Celebrating Historic Preservation in Midtown Neighborhoods

For the past year, I have watched my neighbors working tirelessly every weekend, holiday, evening and spare moment on a house project on our street. We had all nervously watched a rental property on our block that had been empty for at least year and was getting more and more derelict. In true neighborhood historic preservation fashion, two neighborhood couples living in the vicinity pooled their finances, brains and brawn, bid on the house and won it with the intent on renovating and turning the building back into a single-family dwelling.

Projects like this are happening in neighborhoods and commercial districts all over Montgomery. The City of Montgomery and the Historic Preservation Commission (HPC) want to acknowledge and celebrate these grassroots contributions to preserving Montgomery rich architectural heritage as well as current day communities. For the second year, the HPC will celebrate May as Historic Preservation Month with a Historic Preservation Awards Program. This is your chance to thank your neighbors within your community for making Montgomery a better place to live. The nomination process is simple so please look over and cruise your neighborhoods for possible candidates.

The goals of this year’s Historic Preservation Awards program are to encourage excellence in the planning, design, and execution of projects affecting the City’s historic resources and heritage and to raise greater public awareness and understanding of historic preservation efforts and their benefits to the City of Montgomery.

Any individual, organization, agency, or business that has demonstrated an outstanding achievement in historic preservation is eligible to receive a preservation award. Nominations may be submitted by any individuals, organization, agency, or business. Related projects must be

A panel whose members are knowledgeable in local history, architecture, planning, landscape architecture, and historic preservation will judge and evaluate the nominations. The judges reserve the right to reassign award categories, to determine additional recipients for a given award, to disqualify nominations that are incomplete, and to eliminate inappropriate projects. The selection process will be based on the following general criteria:

  • The positive impact on historic resources in Montgomery
  • The overall quality of the work (application of the Secretary of the Interior’s Standards for Rehabilitation)
  • The project’s or individual’s ability to serve as an outstanding example for historic preservation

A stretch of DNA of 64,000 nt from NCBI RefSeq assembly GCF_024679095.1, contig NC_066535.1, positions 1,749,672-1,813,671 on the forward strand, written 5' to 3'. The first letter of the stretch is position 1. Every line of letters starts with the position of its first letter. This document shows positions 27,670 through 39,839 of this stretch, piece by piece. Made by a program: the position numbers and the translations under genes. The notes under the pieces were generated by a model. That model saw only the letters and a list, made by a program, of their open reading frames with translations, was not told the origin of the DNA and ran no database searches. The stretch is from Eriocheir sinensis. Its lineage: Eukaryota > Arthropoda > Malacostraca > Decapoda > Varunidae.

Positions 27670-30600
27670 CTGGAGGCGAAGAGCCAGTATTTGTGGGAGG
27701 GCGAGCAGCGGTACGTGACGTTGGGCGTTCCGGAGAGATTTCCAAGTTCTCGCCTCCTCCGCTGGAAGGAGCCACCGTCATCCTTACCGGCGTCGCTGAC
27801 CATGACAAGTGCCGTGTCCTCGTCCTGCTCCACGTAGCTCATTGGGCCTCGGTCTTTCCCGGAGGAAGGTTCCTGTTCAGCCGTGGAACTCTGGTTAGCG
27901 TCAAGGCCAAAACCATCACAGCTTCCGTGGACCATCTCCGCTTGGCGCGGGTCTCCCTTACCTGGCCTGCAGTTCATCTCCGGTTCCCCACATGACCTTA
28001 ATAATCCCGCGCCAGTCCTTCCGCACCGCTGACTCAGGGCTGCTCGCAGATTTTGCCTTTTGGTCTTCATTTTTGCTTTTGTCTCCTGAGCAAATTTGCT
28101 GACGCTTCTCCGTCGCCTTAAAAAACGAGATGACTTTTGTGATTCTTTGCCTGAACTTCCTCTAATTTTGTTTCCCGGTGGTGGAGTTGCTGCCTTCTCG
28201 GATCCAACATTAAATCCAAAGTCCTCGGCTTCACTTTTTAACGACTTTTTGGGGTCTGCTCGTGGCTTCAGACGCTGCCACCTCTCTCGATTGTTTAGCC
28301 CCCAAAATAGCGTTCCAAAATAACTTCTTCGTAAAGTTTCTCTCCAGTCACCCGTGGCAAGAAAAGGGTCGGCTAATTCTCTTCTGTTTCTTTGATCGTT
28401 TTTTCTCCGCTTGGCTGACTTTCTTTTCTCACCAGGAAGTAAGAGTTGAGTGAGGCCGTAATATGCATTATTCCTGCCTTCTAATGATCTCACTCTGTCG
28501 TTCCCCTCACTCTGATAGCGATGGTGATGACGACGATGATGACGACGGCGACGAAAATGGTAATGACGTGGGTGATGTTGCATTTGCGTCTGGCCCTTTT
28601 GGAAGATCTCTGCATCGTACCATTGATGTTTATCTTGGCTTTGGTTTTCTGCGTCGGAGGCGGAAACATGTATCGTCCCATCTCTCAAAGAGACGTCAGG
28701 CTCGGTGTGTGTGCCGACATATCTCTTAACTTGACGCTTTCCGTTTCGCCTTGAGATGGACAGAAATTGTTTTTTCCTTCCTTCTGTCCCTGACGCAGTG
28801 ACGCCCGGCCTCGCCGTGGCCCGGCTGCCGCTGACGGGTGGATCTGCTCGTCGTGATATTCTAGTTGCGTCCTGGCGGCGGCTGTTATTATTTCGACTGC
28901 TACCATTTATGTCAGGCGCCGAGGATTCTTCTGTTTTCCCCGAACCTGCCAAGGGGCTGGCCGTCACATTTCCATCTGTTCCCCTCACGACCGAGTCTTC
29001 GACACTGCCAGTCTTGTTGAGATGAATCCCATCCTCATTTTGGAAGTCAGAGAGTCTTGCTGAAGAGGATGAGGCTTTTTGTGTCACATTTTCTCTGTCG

• The project’s or individual’s contribution to educating the public on Montgomery’s history and architectural resources

These are the categories in which awards will be given:

Residential Projects

  • Overall restoration
  • Reintroduction of detail (duplicate columns, brackets, doors, shutters, railings, reopen porches)
  • Best historic paint scheme (appropriate to the architectural style)
  • Reclamation of abandoned or poorly maintained property (neighborhood stabilization award)
  • Sensitive new additions to older buildings

Commercial/Adaptive Reuse Projects

  • Overall restoration
  • Best reintroduction of storefront
  • Creative repurposing of a building

Craftsmanship (recognition of craftspeople doing restoration work on a detailed level)

Other Recognition Categories for Consideration

  • UnderDog—Projects that are huge undertaking because of long neglect and deterioration
  • Landscape/garden restoration
  • Heritage education and outreach programming

The Robert G. Daniel Award is a special award that will be given for a long-time commitment to Montgomery and the preservation of its history and built environment. Mr. Daniel was a member of the Historic Preservation Commission for several decades. If you’re thinking about nominating a particular project or person you just need to fill out a nomination form including the proper documentations requested. Click here to download the nomination form as a PDF.

Carole King (not the singer, just the hummer) enjoys midtown living from South Capitol Parkway in Capitol Heights where she has lived for 25+years. Carole has been the historic properties curator for the Landmarks Foundation that manages Old Alabama Town for 28 years and is passionate about neighborhoods, their architectural character, their people, and their preservation!

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